Drinking can be an expensive habit. You may not notice a dollar here or two dollars there, but think about how much you spend on alcohol each week. It can add up.
One drink is one 12-ounce bottle or can of beer or wine cooler; one 5-ounce glass of wine; or 1.5 ounces of 80-proof distilled spirits. The amount of alcohol in any size drink will vary based on the amount of alcohol in the drink. For example, the amount of alcohol in a 12-ounce beer can vary from 4% to 6% or more.
A 750 ml bottle of wine contains about 5 5-ounce glasses. A liter bottle contains about 6 glasses.
A fifth of distilled spirits contains about 25 1-ounce shots. A quart contains about 32 shots, and a liter contains about 33 shots.
On average, your drinking costs are per week and per year.
A daily drink, such as a glass of wine, may lower your risk for heart attack and stroke. Keep your alcohol use at a reasonable level so you can enjoy those benefits. For men, a reasonable level is 1 to 2 drinks per day. For women, it is no more than 1 drink a day.
About 1 in every 13 American adults - or more than 14 million! - abuses alcohol or has alcohol dependence (alcoholism). Abusing or misusing alcohol can cause serious, or even life-threatening, problems.
Heavy drinking may raise the risk for cancers of the liver, esophagus, throat, and larynx. Heavy drinking can also cause high blood pressure, heart disease, liver cirrhosis, pancreatitis, immune system problems, brain damage, and alcoholic hepatitis. It can harm to the fetus during pregnancy. Some of these problems happen over time. Women are more likely to have these problems in a shorter time than are men.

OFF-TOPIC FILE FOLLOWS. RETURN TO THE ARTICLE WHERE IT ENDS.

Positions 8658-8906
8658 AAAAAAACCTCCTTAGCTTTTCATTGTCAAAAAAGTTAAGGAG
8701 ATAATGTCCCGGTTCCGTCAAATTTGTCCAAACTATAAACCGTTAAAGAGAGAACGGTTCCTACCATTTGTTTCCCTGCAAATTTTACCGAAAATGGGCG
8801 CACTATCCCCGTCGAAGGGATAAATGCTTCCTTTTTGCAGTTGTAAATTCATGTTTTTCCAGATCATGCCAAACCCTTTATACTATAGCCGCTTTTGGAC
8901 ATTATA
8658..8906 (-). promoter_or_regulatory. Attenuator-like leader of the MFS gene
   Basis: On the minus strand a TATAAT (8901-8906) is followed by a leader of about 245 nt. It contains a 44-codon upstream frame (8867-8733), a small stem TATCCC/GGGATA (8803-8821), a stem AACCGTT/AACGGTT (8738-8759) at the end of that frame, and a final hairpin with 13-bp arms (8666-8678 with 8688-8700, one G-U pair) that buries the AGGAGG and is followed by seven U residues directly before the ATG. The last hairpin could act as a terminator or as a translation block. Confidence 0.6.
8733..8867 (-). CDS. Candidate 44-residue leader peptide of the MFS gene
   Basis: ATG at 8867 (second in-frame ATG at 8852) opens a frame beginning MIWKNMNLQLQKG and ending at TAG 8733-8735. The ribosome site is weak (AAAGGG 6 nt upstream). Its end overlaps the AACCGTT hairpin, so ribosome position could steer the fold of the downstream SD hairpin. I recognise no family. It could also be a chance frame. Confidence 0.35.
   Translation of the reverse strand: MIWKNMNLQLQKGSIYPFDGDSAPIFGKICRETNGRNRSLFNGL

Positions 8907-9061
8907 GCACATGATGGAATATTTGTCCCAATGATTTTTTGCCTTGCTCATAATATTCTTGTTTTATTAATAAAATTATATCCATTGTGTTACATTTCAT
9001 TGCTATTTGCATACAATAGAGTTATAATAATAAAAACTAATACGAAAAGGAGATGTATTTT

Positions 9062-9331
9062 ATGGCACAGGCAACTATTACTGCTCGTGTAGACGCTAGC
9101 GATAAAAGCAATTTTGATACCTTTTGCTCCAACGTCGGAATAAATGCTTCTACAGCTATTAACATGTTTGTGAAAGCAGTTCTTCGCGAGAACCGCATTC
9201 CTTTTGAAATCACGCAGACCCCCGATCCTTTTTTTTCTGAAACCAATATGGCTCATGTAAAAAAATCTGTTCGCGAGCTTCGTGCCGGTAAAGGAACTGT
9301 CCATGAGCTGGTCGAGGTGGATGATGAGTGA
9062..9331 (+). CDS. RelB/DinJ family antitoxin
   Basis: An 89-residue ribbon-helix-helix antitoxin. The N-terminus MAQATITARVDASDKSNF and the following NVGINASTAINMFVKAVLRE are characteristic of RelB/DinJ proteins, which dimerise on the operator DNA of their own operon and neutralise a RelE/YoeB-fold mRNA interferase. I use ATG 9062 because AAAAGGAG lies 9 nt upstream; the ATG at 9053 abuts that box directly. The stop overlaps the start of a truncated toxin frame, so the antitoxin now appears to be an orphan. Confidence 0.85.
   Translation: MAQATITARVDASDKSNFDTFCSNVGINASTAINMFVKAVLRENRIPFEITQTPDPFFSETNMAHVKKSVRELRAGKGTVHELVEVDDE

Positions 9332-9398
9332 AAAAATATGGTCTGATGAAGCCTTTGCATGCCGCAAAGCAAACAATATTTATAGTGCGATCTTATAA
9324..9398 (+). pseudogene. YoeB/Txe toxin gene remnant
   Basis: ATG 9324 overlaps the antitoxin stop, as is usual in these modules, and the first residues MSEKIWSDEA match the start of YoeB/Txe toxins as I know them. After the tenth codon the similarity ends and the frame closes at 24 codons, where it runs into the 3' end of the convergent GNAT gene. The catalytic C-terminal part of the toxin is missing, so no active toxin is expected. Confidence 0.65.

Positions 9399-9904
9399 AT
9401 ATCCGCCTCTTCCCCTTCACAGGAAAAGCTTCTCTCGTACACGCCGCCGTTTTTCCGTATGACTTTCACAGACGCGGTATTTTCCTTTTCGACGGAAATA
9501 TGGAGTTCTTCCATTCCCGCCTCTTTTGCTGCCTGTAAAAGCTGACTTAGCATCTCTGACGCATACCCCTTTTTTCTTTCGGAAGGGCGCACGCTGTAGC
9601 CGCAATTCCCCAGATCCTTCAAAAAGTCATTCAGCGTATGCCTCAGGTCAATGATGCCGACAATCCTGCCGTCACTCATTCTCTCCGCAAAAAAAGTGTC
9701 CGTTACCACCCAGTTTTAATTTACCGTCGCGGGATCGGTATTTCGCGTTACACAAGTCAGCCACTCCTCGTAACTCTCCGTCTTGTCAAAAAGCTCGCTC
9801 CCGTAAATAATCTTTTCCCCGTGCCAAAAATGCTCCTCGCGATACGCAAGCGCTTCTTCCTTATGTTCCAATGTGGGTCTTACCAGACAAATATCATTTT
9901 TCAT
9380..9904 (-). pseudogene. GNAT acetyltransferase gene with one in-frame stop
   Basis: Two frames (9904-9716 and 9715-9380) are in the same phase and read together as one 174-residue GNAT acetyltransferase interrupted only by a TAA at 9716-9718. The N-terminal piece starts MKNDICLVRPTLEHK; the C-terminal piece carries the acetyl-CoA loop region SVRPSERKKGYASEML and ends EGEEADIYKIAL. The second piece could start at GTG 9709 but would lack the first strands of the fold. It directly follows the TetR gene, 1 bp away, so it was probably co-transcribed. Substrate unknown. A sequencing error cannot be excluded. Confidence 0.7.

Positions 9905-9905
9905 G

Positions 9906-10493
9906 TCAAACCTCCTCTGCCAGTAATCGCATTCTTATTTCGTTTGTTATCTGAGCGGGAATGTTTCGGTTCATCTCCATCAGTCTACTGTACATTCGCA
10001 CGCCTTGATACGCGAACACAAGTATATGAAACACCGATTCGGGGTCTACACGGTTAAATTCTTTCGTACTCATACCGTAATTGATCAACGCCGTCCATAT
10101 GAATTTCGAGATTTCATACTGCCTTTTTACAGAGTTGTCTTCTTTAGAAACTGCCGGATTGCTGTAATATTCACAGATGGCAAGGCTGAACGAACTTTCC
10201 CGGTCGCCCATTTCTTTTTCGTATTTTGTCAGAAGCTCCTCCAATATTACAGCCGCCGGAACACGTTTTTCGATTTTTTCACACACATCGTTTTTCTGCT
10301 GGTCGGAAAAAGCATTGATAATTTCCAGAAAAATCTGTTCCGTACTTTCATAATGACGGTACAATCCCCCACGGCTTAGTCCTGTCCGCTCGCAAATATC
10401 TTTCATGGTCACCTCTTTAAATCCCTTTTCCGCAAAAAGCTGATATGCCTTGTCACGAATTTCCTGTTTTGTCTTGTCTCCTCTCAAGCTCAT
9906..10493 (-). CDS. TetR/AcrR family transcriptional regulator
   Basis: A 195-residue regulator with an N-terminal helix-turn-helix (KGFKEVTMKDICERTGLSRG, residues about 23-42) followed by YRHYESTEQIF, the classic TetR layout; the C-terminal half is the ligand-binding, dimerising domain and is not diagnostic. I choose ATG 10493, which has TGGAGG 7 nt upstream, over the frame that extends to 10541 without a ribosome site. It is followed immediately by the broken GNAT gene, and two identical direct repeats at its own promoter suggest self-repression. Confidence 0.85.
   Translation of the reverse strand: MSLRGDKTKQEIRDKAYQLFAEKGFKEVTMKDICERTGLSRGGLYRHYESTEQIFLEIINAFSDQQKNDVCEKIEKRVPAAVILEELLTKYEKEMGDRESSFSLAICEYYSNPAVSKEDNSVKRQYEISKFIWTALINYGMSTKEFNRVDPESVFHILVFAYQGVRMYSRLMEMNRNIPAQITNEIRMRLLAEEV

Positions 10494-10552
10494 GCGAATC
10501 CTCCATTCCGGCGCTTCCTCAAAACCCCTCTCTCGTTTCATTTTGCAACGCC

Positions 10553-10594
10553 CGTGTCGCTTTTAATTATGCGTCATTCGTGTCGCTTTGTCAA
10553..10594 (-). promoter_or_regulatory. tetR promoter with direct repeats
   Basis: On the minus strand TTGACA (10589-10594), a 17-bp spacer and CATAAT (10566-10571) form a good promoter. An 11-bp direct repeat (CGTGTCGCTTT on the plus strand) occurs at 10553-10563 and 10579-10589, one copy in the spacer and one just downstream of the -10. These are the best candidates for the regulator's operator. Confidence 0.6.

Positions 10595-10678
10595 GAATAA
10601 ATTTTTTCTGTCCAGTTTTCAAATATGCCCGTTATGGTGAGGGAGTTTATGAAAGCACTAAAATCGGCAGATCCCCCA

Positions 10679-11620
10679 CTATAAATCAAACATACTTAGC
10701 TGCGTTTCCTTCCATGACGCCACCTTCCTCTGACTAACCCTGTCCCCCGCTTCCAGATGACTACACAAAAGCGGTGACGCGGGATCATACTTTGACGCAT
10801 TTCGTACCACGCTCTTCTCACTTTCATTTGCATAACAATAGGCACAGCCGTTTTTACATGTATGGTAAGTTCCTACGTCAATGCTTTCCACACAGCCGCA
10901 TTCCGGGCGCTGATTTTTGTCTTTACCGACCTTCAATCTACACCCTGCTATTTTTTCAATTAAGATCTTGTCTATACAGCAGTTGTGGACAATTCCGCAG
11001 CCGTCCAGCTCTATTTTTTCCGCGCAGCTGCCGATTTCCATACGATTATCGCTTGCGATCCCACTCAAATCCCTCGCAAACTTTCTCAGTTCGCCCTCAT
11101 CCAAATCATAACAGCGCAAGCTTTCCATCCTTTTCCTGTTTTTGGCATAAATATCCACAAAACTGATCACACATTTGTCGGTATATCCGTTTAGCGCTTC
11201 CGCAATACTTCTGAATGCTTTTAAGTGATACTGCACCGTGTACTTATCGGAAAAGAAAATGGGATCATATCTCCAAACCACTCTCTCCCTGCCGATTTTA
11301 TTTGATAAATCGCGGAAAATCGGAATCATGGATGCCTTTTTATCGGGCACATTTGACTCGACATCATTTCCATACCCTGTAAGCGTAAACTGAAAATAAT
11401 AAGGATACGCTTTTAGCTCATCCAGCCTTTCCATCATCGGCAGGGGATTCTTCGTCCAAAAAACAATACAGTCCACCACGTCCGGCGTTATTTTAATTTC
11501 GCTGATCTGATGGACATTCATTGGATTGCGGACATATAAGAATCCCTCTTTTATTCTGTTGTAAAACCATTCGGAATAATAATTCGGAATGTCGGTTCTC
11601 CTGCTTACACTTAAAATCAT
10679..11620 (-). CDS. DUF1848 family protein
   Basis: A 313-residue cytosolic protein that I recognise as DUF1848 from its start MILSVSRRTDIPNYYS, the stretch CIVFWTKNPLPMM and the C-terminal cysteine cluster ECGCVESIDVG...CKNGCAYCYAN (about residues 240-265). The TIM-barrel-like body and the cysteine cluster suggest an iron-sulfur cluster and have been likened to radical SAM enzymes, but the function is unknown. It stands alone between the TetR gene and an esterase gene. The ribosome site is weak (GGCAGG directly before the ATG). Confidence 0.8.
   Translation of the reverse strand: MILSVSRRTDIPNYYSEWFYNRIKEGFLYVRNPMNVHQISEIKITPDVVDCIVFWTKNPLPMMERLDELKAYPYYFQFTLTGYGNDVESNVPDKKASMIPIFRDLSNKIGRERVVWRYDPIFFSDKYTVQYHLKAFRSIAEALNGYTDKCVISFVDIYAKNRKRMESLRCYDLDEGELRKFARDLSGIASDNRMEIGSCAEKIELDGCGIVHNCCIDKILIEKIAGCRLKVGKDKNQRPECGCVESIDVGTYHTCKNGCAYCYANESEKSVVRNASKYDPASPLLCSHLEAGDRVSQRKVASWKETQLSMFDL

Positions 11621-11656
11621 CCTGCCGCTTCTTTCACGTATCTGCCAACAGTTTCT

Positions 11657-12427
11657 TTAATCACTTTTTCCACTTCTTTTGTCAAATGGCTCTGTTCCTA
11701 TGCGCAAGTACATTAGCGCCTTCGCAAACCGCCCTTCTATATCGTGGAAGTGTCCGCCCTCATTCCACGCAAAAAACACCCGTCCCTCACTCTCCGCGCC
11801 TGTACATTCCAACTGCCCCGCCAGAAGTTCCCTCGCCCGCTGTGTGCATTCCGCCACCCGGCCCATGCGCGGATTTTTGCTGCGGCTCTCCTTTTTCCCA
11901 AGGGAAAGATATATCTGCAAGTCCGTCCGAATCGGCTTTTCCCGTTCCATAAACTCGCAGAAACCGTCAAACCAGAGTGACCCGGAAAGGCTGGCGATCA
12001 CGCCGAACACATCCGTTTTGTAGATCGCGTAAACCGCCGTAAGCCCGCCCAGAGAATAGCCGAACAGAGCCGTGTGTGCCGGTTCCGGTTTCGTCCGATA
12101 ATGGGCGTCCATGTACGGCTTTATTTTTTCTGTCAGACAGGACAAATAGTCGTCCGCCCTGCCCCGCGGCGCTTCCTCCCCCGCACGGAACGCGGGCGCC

Hangovers that happen after having 5 to 6 drinks (for a 175-pound man) or 3 to 5 drinks (for a 130-pound woman) are likely to affect a person's heart, nerves, and mental health.
Drinking raises the risk for death and injuries from automobile crashes and accidents in the home. Drinking can also lead to public disorder, family abuse, or social difficulties. Murders and suicides are more likely to be done by people who have been drinking.
Drinking can lead to problems on the job. These include absenteeism, lowered productivity, and lowered quality of work.
Weigh the costs, benefits, and risks of your own drinking to see if your drinking is affordable, healthy, and
safe for you.
This information is not intended as a substitute for professional health care. Always consult a health care provider for advice concerning your health. Only your health care provider can advise you about your health.